Germany’s utilities aren’t ready to shoulder the costs of decommissioning the country’s nuclear reactors, according to a new report. That means—you guessed it—taxpayers will likely have to step in to help pay for the phaseout. Reuters reports:
German taxpayers could end up spending billions of euros to help close the country’s nuclear plants as current funding plans involving utilities risk falling short, a report commissioned by the government and seen by Reuters showed on Friday.At least part of the 36 billion euros ($42 billion) in provisions set aside by Germany’s four nuclear operators should be taken under government control, the report by law firm Becker Buettner Held recommended.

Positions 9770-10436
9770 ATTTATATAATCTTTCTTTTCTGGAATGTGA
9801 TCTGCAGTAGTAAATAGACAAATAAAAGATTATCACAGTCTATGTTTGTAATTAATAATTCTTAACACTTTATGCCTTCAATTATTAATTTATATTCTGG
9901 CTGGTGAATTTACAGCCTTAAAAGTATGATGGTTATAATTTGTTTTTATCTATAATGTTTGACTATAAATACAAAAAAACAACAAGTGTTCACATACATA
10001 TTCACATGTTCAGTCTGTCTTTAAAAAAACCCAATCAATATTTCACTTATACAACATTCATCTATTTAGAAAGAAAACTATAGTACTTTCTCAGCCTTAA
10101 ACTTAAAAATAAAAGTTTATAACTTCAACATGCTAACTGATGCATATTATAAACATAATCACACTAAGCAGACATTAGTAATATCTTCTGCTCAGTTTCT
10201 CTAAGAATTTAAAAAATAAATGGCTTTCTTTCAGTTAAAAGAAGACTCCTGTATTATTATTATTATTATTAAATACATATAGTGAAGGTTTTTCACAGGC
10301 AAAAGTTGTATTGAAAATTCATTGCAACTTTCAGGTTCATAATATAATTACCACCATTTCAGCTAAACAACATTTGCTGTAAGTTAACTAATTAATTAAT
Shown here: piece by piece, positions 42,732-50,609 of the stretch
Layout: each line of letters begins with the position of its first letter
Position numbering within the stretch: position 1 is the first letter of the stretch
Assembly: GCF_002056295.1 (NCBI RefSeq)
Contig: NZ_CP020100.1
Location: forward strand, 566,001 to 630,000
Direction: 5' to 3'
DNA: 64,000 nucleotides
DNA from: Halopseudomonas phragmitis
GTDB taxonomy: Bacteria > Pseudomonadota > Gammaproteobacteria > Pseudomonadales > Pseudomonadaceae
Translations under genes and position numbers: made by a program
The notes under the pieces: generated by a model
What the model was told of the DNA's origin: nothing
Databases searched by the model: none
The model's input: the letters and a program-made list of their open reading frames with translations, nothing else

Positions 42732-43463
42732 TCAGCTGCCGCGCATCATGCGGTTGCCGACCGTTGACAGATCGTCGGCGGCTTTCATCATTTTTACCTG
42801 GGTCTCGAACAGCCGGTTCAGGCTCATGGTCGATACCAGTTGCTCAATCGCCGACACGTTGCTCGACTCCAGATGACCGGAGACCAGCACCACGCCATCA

This is, in a sense, a case of Germany’s chickens coming home to roost. Public opinion swung against nuclear energy in the wake of the 2011 Fukushima disaster, leading the government to accelerate plans to remove nuclear from the national energy mix. These plants aren’t cheap to build and, given their sensitive nature, aren’t cheap to close down, either. It’s not surprising, then, that the country’s utilities are struggling to find the necessary funds.So once again Germany’s “green” energy policies will cost the taxpayer (we say “green” because, while environmentalists hold intense anti-nuclear biases, the energy source is one of the only sources of zero-emissions baseload energy). Cutting nuclear out is expensive, but so too is subsidizing renewables like wind and solar energy, which have boomed in recent years thanks to heavy support from the German government.At this point, it almost seems like Germany is seeking out ways to make energy more expensive for its citizens.